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NASCAR buffs remember Maynard Troyer for a distinction, of sorts, that has never been equaled, and probably never will. It all has to do with what became known as Troyer's Miracle Roll.
No one keeps records on this type of thing, but it is generally conceded that Troyer is the king of the barrel roll—that's when a car in an accident flips over and over repeatedly.
"It was sheer beginner's luck," says Troyer today. "The accident was one in a million—you couldn't set it up or do it again if you tried.... But then, of course, who'd want to?"
It happened on Feb. 14, 1971 in the Daytona 500, which was Troyer's first Grand National race. He was 32 at the time. As Troyer charged into the first turn on the 10th lap at nearly 180 mph, his engine exploded, throwing the car sideways on the steeply banked curve. The '69 Ford then slid toward the apron at a 90-degree angle as it came into Turn 2, landing almost on its side, making a skid impossible.
The wheels "dug in," and over and over the car went, spiraling like a football, skipping like a stone into the infield. It flipped completely over one, two, three...17, 18 times before what was left of it slammed to a stop.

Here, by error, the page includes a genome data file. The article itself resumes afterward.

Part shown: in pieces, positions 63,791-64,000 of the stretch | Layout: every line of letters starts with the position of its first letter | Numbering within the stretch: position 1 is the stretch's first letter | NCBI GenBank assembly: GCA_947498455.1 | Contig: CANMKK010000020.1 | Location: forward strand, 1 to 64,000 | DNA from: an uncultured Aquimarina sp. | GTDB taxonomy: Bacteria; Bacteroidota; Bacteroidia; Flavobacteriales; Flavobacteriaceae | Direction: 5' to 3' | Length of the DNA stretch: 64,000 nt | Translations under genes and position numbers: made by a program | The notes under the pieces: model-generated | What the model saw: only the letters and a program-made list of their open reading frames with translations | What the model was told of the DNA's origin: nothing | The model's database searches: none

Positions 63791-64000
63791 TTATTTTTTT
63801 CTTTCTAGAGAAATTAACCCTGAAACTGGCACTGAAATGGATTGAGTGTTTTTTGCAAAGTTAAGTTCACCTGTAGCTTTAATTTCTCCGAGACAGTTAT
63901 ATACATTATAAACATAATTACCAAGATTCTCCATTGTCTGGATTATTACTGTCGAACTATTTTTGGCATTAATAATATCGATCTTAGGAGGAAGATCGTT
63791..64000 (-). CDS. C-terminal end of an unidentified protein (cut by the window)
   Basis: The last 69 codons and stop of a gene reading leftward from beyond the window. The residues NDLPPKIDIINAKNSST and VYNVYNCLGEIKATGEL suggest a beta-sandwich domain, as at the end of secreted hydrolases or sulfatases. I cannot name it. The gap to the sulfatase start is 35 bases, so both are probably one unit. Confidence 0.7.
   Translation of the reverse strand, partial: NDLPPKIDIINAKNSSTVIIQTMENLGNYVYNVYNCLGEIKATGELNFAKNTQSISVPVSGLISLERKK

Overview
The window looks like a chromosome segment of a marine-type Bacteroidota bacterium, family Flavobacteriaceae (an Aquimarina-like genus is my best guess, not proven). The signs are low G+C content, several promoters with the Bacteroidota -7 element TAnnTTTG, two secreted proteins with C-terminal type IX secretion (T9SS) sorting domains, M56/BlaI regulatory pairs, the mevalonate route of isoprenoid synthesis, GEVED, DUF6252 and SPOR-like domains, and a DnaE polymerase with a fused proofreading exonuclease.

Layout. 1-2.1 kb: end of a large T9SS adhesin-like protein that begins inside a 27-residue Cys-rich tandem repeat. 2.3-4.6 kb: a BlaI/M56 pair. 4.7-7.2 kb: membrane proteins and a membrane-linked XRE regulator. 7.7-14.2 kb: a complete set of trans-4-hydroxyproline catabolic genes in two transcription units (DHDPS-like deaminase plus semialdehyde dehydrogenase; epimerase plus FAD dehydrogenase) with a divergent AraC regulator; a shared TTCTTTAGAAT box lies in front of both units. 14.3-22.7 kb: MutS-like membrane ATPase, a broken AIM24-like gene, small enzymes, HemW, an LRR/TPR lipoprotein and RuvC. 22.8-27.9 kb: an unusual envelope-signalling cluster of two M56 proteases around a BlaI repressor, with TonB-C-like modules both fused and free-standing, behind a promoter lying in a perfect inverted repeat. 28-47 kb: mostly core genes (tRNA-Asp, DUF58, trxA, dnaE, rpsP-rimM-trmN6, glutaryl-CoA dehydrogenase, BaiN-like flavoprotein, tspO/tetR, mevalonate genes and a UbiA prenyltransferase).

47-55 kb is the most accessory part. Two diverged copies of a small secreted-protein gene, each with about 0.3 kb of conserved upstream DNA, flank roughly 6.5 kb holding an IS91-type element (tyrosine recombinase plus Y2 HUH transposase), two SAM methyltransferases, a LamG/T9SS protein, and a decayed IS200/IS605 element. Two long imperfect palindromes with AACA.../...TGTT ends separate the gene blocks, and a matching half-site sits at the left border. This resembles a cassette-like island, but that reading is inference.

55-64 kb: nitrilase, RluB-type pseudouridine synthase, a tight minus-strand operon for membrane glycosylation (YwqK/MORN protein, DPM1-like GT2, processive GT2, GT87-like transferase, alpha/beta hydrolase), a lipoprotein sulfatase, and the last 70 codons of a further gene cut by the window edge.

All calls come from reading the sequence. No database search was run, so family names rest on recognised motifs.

And all this in a matter of seconds.
"It wasn't the impact that got me," says Troyer. "It was the centrifugal force. The doctors told me I had experienced way beyond what a human could be expected to survive."
Troyer suffered little more than a concussion and—here's why it's called the Miracle Roll—just a week later he was out of the hospital. In two months he was racing again. By July 4 he was back at Daytona, in the Firecracker 400, where he finished 14th.
Not everyone was happy to see Troyer racing again. His parents didn't want him to compete anymore, and many of his friends urged against it. "I guess more than a few people thought I was crazy to get back in a race car," says Troyer. "They'd say I cheated death once and I shouldn't push my luck. But I saw things just the opposite."
After the Miracle Roll, Troyer says, he was more confident than ever in a race car. "I figured if I could practically walk away from that, there wasn't much worse that was going to happen to me."